×
You will be redirected back to your article in seconds

Film Review: ‘The Bad Education Movie’

Jack Whitehall's cheerfully lowbrow classroom sitcom makes a scrappy leap to the big screen.

With:
Jack Whitehall, Joanna Scanlan, Iain Glen, Ethan Lawrence, Layton Williams, Kae Alexander, Weruche Opia, Nikki Runeckles, Charlie Wernham, Jack Binstead, Sarah Solemani, Mathew Horne, Jeremy Irvine, Talulah Riley, Clarke Peters, Harry Enfield, Steve Oram, Marc Wootton.

Official Site: http://www.imdb.com/title/tt4660980/?ref_=ttfc_fc_tt

While one can, at a push, imagine Pedro Almodovar being amused by a gag involving a holy petrified foreskin, there’s otherwise little danger of “The Bad Education Movie” being mistaken for its Spanish namesake in years to come. As scatty as it is scatological, this crudely amusing bigscreen transfer for young comedian Jack Whitehall’s popular, now-defunct BBC sitcom trots out the well-worn jokes inherent in its televisual premise, as a posh dimwit teacher is repeatedly schooled by his adoring class of state-school rascals. It does, however, graft them onto a plot — involving a grassroots political coup in, of all places, Cornwall — more extravagantly daft than a half-hour episode would permit, giving some peppy purpose to an otherwise low-rent cash-in. As for Whitehall, his film debut makes no concessions to the uninitiated, as his trademark mugging ping-pongs cheerily between the endearing and the enervating. 

Where staggering domestic B.O. for 2011’s comparable TV spinoff “The Inbetweeners Movie” proved a degree of crossover appeal exceeding the sitcom’s viewership, first-weekend numbers suggest “The Bad Education Movie” hasn’t broken out beyond its young-skewing fanbase — which should at least serve it well in ancillary. (With ABC having recently passed on a pilot for the show’s American adaptation, prospects outside the U.K. seem modest.) A sequel may be far from a guaranteed prospect, but the pic does establish the elastic-faced Whitehall as a film-anchoring comic presence (and writer) for other, similarly lightweight vehicles.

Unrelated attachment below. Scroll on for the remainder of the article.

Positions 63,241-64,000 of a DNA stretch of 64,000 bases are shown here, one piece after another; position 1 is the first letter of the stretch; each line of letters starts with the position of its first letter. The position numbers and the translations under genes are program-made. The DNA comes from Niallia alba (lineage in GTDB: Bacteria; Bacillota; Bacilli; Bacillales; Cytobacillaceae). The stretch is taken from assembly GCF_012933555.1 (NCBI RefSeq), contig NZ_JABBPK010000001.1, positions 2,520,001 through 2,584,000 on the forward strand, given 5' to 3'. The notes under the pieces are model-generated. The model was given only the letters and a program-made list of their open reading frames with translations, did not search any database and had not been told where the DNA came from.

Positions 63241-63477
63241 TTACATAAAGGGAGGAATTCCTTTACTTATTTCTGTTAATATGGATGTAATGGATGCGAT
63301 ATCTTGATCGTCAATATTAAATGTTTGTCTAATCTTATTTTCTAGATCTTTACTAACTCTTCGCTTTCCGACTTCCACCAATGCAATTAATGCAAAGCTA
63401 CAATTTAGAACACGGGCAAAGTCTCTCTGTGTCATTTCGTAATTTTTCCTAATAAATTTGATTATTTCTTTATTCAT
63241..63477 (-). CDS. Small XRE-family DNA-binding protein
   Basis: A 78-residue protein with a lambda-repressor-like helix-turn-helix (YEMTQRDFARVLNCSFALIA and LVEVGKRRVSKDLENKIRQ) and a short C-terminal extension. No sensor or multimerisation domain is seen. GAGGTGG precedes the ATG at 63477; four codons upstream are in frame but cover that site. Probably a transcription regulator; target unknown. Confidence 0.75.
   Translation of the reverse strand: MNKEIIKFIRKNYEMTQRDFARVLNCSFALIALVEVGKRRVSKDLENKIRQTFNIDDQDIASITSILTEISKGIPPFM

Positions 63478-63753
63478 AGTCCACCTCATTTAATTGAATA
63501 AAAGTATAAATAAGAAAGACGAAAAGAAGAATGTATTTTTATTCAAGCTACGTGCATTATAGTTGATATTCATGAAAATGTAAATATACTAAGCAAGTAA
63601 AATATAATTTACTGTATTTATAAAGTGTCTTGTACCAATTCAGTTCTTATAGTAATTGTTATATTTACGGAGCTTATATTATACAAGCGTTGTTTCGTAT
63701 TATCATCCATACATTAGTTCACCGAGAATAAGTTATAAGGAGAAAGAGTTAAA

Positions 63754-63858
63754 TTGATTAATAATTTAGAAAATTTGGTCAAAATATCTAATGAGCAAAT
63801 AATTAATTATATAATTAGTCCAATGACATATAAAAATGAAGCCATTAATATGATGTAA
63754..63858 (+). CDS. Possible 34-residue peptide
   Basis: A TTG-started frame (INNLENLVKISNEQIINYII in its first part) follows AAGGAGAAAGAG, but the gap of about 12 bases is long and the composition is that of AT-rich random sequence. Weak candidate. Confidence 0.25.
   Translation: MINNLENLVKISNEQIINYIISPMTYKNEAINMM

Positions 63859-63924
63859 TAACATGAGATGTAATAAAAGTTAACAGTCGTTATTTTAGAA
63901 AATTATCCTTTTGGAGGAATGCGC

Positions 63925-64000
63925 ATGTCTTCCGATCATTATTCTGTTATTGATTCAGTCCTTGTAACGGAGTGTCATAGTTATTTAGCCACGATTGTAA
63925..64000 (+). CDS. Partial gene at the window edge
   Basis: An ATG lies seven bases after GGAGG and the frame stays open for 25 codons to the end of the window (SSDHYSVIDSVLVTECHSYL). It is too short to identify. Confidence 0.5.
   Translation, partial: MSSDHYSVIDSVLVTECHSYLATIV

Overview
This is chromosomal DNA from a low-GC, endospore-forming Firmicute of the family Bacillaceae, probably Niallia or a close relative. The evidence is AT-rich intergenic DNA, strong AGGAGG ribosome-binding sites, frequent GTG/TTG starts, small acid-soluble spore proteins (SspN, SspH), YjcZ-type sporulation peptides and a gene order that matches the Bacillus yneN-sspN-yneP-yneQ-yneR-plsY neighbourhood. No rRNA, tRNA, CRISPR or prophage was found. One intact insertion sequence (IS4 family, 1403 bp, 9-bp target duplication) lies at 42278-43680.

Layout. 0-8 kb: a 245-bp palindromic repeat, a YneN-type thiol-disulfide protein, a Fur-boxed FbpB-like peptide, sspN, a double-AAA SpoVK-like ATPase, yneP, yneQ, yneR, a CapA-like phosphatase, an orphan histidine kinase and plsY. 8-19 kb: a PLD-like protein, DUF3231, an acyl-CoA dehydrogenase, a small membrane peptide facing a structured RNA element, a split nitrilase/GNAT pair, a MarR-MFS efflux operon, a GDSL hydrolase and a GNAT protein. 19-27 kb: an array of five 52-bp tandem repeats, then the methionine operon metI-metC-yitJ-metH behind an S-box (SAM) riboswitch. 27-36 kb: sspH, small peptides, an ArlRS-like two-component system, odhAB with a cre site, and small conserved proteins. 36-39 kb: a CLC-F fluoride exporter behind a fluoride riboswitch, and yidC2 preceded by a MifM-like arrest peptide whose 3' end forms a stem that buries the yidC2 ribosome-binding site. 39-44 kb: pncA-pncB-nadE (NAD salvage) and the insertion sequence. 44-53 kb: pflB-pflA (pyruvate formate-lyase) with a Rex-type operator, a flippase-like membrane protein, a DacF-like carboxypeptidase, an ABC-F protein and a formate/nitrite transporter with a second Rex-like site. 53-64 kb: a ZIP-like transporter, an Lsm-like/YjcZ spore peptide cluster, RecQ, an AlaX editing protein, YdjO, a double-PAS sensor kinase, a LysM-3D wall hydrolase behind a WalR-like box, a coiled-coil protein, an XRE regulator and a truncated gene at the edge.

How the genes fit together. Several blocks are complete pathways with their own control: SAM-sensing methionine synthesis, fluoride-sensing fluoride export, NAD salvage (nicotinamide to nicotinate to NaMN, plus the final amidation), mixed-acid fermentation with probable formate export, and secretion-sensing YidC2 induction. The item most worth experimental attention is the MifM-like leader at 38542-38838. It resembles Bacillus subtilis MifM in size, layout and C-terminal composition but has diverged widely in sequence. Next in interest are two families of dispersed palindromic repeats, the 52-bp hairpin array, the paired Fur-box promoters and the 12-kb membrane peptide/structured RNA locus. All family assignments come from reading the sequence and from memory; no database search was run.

An Amsterdam-set prologue makes no attempt whatsoever to explain the “Bad Education” setup to viewers unacquainted with its three successful seasons, but it’s easy enough to grasp: Outmatched history teacher Alfie Wickers (Whitehall) struggles to discipline his class on an educational tour to the Anne Frank Museum, before himself becoming the instigator of mayhem (and pratfalling into a dank canal) following an accidental ingestion of magic mushrooms. Such hijinks are business as usual for the seven teens of Class K — somehow one of the smallest in London’s crowded government school system — who are healthily varied in terms of race, sexuality and intellect, but unified in their adherence to blunt cultural stereotype, from the studious Chinese pupil (Kae Alexander) to the sassy gay one (Layton Williams).